Prepare for a Rise in National Insurance Contributions
You’ll no doubt have seen the news of a rise in both employee and employer National Insurance Contributions (NIC). It’s been a contentious move by the Government, with some people seeing the policy as a necessary way of generating extra revenue for the NHS and social care, and others questioning whether a tax on workers is a positive step at this stage of the pandemic.
Regardless, the NIC rise is on its way and it’s going to have a significant impact for you and your workforce. We’ve highlighted the main changes so you can prepare for them as best as possible.
When will National Insurance Contributions increase?
As part of the Health & Social Care plan announced on 7th September 2021, NIC rates are scheduled to increase by 125 basis points from April 2022. The additional element will be split out into a stand-alone ‘Health and Social Care Levy’ from April 2023. The thresholds that apply are those currently in use, but any additional changes will be announced in the Autumn Budget which is due on 27th October 2021.
The effect on individuals
Let’s start by looking at individuals and how the National Insurance increase will impact salaries, dividends and those in self-employment.
For employees with annual earnings between £9,568 and £50,270 the National Insurance rate increases from 12% to 13.25%, an increase of 10.4% above current levels. On earnings over £50,270 the rate is over half as much again, changing from 2% to 3.25%. For example:
- For a salary of £30,000 p.a. NIC goes from £2,452 to £2,707
- For a salary of £60,000 p.a. NIC goes from £5,079 to £5,709
- For a salary of £100,000 p.a. NIC goes from £5,879 to £7,009
Retirement age workers
People still in employment after the state retirement age will be subject to the 1.25% charge for earnings above the primary threshold (currently £797 per month) from April 2023, where the extra charge is split out into a separate Health and Social Care Levy.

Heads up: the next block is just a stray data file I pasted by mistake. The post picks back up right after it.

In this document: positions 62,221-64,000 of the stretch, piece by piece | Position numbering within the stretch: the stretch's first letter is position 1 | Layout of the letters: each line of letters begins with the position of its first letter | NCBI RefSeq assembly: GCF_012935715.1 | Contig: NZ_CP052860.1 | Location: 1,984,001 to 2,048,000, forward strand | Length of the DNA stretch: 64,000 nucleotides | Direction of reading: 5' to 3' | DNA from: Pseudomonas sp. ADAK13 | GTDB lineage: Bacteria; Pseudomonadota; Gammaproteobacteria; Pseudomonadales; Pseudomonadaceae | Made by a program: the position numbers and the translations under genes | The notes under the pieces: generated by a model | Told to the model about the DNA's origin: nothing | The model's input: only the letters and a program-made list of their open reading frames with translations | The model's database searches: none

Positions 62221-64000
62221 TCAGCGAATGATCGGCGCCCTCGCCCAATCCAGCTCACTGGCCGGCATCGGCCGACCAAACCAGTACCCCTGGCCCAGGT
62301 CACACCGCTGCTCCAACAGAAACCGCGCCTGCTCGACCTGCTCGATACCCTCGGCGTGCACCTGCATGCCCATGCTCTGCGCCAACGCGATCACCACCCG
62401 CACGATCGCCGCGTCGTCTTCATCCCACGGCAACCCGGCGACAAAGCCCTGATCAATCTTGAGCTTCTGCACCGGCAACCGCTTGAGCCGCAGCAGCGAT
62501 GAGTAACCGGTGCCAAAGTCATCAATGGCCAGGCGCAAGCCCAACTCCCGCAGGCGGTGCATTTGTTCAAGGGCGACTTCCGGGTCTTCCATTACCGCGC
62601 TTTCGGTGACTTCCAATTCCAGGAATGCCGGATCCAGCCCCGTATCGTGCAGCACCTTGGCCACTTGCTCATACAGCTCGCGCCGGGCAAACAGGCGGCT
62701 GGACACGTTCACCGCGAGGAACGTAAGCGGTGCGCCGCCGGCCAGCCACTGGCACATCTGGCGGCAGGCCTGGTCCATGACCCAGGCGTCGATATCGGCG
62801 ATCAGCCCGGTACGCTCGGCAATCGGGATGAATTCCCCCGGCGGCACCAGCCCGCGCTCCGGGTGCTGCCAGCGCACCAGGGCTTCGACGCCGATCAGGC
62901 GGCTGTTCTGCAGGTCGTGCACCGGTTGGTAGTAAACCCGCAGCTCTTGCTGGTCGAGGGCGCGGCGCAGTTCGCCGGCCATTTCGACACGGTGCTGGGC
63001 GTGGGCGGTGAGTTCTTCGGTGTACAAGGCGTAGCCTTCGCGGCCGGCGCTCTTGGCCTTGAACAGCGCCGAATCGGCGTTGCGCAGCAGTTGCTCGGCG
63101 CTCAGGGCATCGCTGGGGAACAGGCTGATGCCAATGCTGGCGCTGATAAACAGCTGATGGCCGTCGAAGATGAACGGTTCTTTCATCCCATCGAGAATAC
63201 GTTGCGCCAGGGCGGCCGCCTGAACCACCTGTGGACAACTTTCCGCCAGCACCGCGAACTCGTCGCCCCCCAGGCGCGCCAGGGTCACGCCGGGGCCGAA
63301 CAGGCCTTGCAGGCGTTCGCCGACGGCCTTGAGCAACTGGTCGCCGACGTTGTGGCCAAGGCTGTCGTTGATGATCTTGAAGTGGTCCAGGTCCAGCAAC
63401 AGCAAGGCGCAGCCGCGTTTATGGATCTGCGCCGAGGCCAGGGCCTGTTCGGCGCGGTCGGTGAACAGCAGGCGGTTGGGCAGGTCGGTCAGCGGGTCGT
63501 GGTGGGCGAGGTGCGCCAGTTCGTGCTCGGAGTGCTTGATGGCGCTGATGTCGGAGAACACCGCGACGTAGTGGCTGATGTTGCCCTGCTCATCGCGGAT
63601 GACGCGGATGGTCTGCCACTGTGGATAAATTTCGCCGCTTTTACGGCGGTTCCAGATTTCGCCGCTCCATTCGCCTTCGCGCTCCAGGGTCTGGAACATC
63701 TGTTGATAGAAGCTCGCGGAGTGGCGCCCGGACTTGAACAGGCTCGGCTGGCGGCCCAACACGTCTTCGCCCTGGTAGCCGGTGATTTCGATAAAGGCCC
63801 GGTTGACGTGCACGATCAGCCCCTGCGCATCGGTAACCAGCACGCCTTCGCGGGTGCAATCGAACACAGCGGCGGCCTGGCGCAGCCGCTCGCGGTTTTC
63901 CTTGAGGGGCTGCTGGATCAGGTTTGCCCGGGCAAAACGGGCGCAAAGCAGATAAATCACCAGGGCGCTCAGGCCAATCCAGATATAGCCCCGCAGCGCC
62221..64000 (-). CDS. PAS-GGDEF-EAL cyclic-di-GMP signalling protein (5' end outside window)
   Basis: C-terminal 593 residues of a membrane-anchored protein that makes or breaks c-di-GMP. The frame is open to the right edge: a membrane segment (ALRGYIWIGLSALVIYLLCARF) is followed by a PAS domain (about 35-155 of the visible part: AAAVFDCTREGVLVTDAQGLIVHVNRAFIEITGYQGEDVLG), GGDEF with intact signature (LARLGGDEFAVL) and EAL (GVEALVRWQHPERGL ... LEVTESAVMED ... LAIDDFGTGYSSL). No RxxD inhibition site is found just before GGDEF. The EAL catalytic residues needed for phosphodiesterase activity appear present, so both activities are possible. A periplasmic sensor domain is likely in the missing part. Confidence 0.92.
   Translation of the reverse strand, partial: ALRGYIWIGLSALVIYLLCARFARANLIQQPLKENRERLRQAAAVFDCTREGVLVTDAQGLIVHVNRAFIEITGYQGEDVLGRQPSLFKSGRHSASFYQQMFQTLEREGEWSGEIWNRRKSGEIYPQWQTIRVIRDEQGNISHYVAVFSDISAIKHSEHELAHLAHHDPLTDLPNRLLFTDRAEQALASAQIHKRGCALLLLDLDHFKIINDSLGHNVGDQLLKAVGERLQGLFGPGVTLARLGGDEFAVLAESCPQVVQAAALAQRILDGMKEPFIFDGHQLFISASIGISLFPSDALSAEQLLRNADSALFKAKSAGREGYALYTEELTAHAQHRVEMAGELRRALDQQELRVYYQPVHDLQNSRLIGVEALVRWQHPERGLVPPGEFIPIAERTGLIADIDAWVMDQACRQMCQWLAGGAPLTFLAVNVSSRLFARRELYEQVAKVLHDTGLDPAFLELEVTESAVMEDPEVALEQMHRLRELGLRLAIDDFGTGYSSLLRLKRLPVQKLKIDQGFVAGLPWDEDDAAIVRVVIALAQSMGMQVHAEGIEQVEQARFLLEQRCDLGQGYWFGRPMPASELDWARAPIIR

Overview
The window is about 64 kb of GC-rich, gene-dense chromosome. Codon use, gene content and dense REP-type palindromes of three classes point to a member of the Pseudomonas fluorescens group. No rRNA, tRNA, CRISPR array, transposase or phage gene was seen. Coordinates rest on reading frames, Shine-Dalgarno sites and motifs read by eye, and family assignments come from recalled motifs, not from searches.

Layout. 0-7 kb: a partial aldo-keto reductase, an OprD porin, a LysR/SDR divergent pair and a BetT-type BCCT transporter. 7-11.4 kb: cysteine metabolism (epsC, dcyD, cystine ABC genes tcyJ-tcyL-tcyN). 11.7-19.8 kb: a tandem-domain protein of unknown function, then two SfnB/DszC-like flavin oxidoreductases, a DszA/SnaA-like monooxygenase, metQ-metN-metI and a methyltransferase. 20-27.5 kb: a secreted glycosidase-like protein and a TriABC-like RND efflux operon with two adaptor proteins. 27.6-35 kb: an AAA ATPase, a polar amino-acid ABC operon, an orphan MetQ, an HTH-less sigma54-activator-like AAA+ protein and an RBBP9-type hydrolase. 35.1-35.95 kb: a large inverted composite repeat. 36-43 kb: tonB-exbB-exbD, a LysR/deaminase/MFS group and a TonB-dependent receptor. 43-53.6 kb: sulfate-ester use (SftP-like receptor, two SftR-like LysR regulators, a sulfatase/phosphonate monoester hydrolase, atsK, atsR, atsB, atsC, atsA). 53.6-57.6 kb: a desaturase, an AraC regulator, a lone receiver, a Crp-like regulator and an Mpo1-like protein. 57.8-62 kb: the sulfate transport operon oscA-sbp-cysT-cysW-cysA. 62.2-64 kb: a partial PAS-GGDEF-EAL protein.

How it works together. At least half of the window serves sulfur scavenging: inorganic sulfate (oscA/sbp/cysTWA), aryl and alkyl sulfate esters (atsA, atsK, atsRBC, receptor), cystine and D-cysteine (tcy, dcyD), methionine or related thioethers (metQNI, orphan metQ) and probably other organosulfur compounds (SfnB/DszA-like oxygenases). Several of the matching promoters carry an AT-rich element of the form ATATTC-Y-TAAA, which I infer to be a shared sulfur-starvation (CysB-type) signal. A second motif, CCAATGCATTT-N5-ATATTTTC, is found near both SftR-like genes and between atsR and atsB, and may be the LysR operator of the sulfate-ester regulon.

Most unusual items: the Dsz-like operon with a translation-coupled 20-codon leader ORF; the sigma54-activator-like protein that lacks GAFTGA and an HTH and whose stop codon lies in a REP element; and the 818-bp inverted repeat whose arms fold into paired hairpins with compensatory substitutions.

If you receive dividends from a company, the NIC changes will affect this. For dividends taxed in the basic rate band, the rate increases from 7.5% to 8.75%. In the higher rate band, it changes from 32.5% to 33.75%. And in the top (additional rate) band, the charge increases from 38.1% to 39.35%.
If you’re self-employed, your class 4 NICs will increase from a rate of 9% to a rate of 10.25%. That’s an additional charge of 13.9%, with the higher rate charged on income in excess of £50,270 increasing from 2% to 3.25%, which works out as an effective hike of 62.5%.
Self-employed with employees
If you’re self-employed and have employees working in your business, you’ll also be subject to the same additional costs as any other employers – see below.
The effect on businesses
There are also multiple impacts of the National Insurance increase for employers.
If you’re an employer with workers on the payroll, the employer rate of NI increases from 13.8% to 15.05% for all income per employee above £8,840 per annum – so this becomes an effective increase of over 9%.
The employer’s allowance, which for many businesses will cover the first £4,000 of some company National Insurance costs, is still available. The allowance will be extended to cover the new Health and Social Care Levy when that becomes a separate item.
The class 1A rate which employers pay on many fringe benefits, such as company cars and private medical insurance, increases from 13.8% to 15.05%. Where PAYE settlement agreements are in place, the class 1B rates increase in the same way.
If you have any overdrawn directors’ and shareholders’ loans which give rise to a Section 455 charge, the rate at which that is levied will change from 32.5% to 33.75%.
How will the changes impact your business’ financial plan?
If you’re a limited company, your National Insurance bill will increase by about 9% over current levels, assuming that everything else stays the same. For most unincorporated businesses, the main impact will come from the change in your class 4 National Insurance. Contributions will increase by a minimum of 13.9%, with the higher rate charged on income in excess of £50,270 increasing from 2% to 3.25% – that’s an effective hike of 62.5%, which will need to be factored into your business’ financial plan and budget.
Talk to us about preparing for the NIC changes
To make sure you’re prepared for the NIC increase, it’s important you work the changes into your business’ financial plan for 2022. With the use of advanced forecasting software and their specialist knowledge, our team of chartered accountants in Andover can help you create reliable forecasts and ensure you’re compliant in all the affected areas. They can also assist in obtaining funding for your business and reviewing its performance against budgets. To discuss the implications of the NIC rise for you and your business further and how Hyson can help you prepare for it, get in touch with us today.